In one of its longest-running initiatives, Color of Change has repeatedly smeared the Fox News Channel (FNC) as a disseminator of racism and bigotry. Beginning in March 2007, COC denounced the station for “consistently attack[ing] Black people, leaders, and cultural institutions.” The following year, COC tried to prevent Fox from co-hosting any of the presidential debates with the Congressional Black Caucus Institute. When Fox News’ Glenn Beck exposed the radical communist past of Van Jones in August 2009, eventually leading to Jones’ resignation from his White House post, COC began a letter-writing campaign to the CEOs of FNC advertisers, demanding that they pull their ads due to “Beck’s racially divisive rhetoric.” In September 2009, COC claimed victory, stating that its efforts had caused Beck to lose 50% of his advertising dollars.
In March 2010, COC began an aggressive effort to discredit the Tea Party movement’s “venomous rhetoric,” “racially inflammatory and violent outbursts,” “racially charged imagery,” and “paranoid conspiracy theories.” Said James Rucker: “Republican officials have contributed to this atmosphere with fear-mongering and coded racism, and they have actively courted this element of their party.”
In the fall of 2011, COC helped launch a campaign threatening to boycott corporations that gave financial support to the American Legislative Exchange Council (ALEC), an association that drafts pro-free-market, pro-limited-government legislation for state lawmakers across the U.S. Most notably, ALEC supports the enforcement of voter-ID laws, immigration laws, and Second Amendment rights. Joining COC in its crusade against ALEC were People for the American Way, the Center for Media and Democracy, the Arizona AFL-CIO, AFSCME, the American Federation of Teachers, the Arizona Education Association, Progress Now, and Occupy Wall Street. The combined pressure of these organizations caused a number of companies to withdraw their support for ALEC. These included Pepsi, Coca-Cola, Intuit, Kraft Foods, McDonald’s, Arby’s, and Walgreens.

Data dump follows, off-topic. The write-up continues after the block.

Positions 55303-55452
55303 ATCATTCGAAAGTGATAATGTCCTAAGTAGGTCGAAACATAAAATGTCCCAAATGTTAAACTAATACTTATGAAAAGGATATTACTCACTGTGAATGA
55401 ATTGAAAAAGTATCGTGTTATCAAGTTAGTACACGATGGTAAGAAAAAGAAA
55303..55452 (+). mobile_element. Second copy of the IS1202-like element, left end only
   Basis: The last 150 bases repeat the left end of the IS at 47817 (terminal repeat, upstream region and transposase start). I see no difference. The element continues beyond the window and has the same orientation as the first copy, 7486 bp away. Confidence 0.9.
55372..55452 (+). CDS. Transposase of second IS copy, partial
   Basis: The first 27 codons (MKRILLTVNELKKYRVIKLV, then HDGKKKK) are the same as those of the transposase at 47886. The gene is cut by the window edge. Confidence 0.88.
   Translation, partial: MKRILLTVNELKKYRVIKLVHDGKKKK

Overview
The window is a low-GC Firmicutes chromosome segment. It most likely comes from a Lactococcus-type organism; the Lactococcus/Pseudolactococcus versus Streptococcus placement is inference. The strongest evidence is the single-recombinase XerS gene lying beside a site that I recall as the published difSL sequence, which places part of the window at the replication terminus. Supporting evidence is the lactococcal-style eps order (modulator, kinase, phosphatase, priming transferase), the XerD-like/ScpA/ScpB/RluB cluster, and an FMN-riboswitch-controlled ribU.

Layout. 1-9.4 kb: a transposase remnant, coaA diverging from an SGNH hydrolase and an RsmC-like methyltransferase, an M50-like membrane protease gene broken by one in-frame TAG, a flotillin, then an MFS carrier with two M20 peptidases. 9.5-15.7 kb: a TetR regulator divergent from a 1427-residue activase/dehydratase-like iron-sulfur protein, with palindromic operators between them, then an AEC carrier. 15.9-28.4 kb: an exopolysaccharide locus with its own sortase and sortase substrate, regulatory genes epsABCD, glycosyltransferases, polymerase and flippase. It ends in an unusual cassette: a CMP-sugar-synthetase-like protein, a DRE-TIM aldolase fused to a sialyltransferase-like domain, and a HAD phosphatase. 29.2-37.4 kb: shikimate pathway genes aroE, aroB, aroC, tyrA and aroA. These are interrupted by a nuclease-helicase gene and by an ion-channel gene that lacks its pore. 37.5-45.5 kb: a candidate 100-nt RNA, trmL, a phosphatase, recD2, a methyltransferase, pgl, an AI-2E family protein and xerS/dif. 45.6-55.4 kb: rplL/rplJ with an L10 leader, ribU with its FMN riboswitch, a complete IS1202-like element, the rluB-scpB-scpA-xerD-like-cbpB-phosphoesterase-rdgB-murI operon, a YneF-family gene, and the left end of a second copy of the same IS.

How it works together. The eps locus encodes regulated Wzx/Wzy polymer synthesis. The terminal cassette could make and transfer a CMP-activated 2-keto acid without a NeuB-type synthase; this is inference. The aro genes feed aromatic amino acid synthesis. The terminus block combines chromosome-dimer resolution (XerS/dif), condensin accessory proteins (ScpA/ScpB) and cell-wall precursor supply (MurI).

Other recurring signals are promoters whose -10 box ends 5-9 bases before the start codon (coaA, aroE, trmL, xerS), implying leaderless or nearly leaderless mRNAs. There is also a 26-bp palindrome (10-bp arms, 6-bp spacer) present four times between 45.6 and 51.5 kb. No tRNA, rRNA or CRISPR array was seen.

Currently, COC and its allies are trying to exploit the racial overtones of the February 26, 2012 killing of black teenager Trayvon Martin, who was shot by a “white Hispanic” claiming to have acted in self-defense as permitted under Florida’s “Stand Your Ground” law. Charging (incorrectly) that ALEC drafted that particular law, COC now demands that AT&T—which is one of ALEC’s corporate board members—abandon the Council or be permanently branded as a racist entity with Trayvon Martin’s blood on its proverbial hands. Further, COC alleges that Florida police deliberately sought to suppress evidence against Martin’s killer, and that law-enforcement’s decision not to incarcerate the gunman reflects “a pattern of failing to prosecute when the victim is Black.”
COC’s executive director is Rashad Robinson, who is also affiliated with the Gay & Lesbian Alliance Against Defamation and the Right to Vote Campaign. The latter is a national collaboration of eight civil-rights organizations—including the NAACP, People for the American Way, and the ACLU—that seek to combat “voter disenfranchisement” by lobbying for laws that would permit convicted felons, who are disproportionately African Americans, to vote in political elections.